Play is a fundamental part of children’s learning. Children are hands-on, kinaesthetic learners, who
learn best through experience. Play is the foundation for all areas of development. It aids in the
development of motor-skills, social and emotional well being, cognition, creative skills and language
Where do Toys Fit In?
So where do toys come into all of this? Play is nearly always based around toys and equipment. They
provide endless opportunities for play and learning. For example, the humble ball is used for kicking, catching, throwing and passing, rolling. Many children will make up their own games and sports in different settings. Children have great imagination and play with toys in many different ways.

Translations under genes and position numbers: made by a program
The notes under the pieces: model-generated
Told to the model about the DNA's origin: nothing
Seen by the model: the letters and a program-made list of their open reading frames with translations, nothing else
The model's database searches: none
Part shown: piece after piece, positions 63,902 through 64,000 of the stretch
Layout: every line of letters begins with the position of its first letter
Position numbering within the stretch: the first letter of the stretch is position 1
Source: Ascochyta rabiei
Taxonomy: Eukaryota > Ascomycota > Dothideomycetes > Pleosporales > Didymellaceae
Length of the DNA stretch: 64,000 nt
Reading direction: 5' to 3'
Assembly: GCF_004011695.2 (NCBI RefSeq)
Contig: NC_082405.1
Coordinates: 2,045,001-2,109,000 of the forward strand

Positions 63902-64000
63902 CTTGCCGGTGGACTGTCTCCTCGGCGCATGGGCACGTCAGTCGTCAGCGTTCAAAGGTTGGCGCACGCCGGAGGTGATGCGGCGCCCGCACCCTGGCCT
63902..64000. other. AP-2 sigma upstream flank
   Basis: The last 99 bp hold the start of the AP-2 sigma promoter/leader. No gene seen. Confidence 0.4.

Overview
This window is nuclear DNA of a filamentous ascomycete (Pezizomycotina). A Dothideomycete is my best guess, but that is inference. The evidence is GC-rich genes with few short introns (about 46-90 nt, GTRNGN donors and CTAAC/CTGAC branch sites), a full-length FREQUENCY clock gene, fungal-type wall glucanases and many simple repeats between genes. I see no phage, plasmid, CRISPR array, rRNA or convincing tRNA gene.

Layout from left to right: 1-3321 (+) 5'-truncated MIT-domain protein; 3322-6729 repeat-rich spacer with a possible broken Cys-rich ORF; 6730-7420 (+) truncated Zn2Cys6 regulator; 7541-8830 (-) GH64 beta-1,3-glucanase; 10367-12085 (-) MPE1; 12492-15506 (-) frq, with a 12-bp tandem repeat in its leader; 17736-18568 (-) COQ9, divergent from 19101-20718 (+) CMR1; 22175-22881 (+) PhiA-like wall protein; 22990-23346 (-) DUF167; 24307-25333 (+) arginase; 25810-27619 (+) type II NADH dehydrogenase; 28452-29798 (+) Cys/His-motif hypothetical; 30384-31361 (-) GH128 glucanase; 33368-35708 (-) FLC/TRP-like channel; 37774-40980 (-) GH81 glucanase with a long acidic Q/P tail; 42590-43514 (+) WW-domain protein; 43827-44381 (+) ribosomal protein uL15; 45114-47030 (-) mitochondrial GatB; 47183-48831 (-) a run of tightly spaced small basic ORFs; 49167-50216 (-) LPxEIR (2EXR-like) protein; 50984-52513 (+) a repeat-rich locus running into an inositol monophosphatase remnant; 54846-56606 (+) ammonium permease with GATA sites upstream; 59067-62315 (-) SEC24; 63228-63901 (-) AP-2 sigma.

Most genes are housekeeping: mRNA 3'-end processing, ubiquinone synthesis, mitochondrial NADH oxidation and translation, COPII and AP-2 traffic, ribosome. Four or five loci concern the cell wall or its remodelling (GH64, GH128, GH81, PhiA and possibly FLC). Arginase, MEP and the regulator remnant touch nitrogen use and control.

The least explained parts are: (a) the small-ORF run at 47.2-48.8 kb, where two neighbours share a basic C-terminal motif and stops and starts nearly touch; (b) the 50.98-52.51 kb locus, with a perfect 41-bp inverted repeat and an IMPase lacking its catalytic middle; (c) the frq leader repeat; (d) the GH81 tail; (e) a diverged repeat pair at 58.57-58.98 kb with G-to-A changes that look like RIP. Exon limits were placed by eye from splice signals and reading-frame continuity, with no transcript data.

A Life Without Toys
Without toys children are disadvantaged in several different aspects. For example, without crayons,
pencils, paper, play dough, books and engaging activities for our fingers, we cannot expect a child’s
fine motor skills and eye-hand coordination to flourish. It is extremely likely that a child with no
opportunities for fine motor play may present hand writing problems and poor fine motor skills for
Adults often underestimate the importance of toys, but the truth is children learn much more
through play and hands on experience, than from any other means of teaching. Look for toys at OO
for information on loads of new toys.
What are they Learning?
So what exactly are children learning when they play? Dramatic play and props build children’s social
and emotional skills, play money assists with counting and maths, interactive toys provide a solid
understanding of cause and effect, climbing, playing catch and sports enhance motor skills, puzzles
are great for cognition, and books great for literacy.
Most importantly, childhood should be about discovery, exploration, growing, developing and